The new labeling system in Google Photos seems pretty straightforward: just assign a name to everyone in your camera roll and you won’t have any more problems finding a picture of Uncle John.
Yet there’s a lot more you can do. With some legwork your entire collection can be much better organized, with key photos tied to a friend or loved one. You can also have a little fun with some of the quirks in how Google Photos identifies faces.
Here’s an outline of what you can do with some of the new features first introduced in version 1.6.
Find your friends, family, presidents, and possibly your ex
Labeling is rather easy. Touch the magnifying glass icon from the main photos screen. You’ll see a label that says People. Underneath that will be six different individual faces that Google has found in your photo collection.
Touch more to see a longer list. You’ll probably notice some oddities—several paintings of French generals I photographed from at Versailles were listed here. So was former President George H.W. Bush and his wife, Barbara, whose pictures I had taken when they spoke at my 2006 graduation from George Washington University.
There’s another hazard: if you have an ex-significant other, friend who is now an enemy, or someone else from your past that might you’d rather not see, they might show up here.
Fortunately, you can use Google Photos' new ability to hide select individuals from your photo groupings. Once you do this, that individual won't show up again among the autosuggestions.
How to get labeling and sorting
But back to happier thoughts. Touch one of the people you actually like from the list and you’ll see a batch of photos that includes them.
You’ll see a Who is this? label at the top. Touch that, and then type their name. If that person is in your contact list, you’ll see their name as an auto-suggestion.
Sometimes you’ll find a picture in this person’s grouping that doesn’t belong. Just touch and hold the picture, and tap the overflow button (three, vertical dots) and select Remove from results.
Now you can search for that person in your pictures and find anything they’re included in. It’s great for finding a picture to share on social media or just to peruse through the past.
Connect a person to your contacts
Now that your pictures are grouped by person, you can attach one of those images to their contact on your phone. Find a photo and touch the overflow button, then select Contact Photo.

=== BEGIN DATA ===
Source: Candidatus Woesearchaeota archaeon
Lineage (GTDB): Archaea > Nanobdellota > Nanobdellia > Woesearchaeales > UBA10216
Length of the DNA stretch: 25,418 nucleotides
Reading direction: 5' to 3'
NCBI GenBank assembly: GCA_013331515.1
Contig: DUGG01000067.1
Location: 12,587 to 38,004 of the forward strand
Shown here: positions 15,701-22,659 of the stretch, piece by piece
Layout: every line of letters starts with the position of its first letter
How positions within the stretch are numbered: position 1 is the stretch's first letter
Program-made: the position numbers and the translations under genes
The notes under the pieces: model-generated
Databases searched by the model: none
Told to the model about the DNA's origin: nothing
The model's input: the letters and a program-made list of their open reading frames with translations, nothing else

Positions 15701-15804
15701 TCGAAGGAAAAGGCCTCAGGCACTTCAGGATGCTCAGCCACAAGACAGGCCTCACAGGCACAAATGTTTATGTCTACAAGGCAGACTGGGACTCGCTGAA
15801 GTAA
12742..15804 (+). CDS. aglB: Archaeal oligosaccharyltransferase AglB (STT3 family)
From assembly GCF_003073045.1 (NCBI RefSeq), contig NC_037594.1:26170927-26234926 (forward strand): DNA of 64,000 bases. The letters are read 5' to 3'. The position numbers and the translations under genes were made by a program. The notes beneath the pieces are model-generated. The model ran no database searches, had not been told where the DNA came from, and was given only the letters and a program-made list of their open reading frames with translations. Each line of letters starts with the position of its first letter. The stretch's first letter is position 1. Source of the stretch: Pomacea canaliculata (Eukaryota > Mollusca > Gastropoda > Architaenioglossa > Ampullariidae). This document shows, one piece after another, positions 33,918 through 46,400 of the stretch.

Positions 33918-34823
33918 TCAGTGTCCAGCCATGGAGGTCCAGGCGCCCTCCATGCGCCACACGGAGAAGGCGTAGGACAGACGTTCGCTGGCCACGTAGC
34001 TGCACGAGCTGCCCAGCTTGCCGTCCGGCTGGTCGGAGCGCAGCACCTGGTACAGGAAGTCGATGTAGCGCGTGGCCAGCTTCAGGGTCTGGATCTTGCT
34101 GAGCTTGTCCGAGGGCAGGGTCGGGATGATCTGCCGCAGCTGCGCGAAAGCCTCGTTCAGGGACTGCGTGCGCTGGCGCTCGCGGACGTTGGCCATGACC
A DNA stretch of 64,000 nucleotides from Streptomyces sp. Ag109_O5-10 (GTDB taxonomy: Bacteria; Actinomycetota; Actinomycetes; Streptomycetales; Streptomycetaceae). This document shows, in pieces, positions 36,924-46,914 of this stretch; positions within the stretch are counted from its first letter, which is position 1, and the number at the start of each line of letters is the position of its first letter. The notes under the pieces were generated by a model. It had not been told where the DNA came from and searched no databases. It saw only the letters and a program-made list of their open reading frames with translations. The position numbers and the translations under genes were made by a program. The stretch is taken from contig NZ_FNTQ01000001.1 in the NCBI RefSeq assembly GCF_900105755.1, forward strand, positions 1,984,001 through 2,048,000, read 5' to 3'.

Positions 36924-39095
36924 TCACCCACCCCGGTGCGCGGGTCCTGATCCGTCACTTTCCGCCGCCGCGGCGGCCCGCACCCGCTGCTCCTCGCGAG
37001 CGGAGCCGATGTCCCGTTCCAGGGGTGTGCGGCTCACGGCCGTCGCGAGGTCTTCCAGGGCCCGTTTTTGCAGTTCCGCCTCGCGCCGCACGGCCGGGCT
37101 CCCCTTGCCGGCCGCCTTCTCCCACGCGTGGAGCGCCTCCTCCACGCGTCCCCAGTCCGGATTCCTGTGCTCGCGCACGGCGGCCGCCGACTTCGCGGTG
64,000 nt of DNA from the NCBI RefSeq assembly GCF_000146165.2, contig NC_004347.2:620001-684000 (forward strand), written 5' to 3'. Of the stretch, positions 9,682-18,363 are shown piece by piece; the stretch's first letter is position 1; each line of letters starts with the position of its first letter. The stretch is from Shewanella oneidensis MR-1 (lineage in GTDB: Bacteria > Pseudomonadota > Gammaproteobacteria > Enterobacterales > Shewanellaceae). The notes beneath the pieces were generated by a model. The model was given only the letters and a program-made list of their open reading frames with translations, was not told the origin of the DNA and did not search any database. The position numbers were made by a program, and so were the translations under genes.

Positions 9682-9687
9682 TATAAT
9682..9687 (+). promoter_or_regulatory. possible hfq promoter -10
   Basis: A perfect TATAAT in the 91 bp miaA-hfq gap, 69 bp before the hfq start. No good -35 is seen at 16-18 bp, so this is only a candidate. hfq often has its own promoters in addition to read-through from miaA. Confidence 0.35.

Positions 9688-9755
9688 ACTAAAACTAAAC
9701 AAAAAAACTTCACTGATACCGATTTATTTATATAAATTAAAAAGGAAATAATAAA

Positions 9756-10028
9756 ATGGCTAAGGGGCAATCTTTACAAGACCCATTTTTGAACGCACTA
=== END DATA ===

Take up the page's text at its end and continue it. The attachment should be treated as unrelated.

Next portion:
Now when that individual calls, text, or emails you, that will be what you see. If your contacts are synced with your Google account, this should be the image across all your devices.
How to search better
Google Photos allows you add some context to your searches, such as “Jennifer snow.” When you do this, make sure the autosuggest comes up for that contact as you’ll get more accurate results (if you’ve labeled that person).
You have to wonder if these search capabilities will expand, say with “OK Google” functionality. It would be great to one day just say, “Ok Google, find pictures of John at the ocean” and have them come up automatically. That would be another powerful argument for everyone to go all-in with Google services.
Fun with images
As indicated earlier, it’s not just live humans that appear in your photo feed. One of the many faces was of a mummy that I photographed during a summer visit to the Louvre.
When I touched the thumbnail I found the mummy had been included in several other pictures, though some were obviously a different, dead Egyptian king.
So I did what any sensible individual would do: made a label. Now all the mummies, and some other unrelated pictures, were under the name of “The Mummy.”
This shows that you need to just experiment with Google Photos and see what else it will let you do. It’s by far the best option out there at finding and sorting pictures. But with how powerful Google’s machine learning has become there’s probably even more potential for what it could do in the future.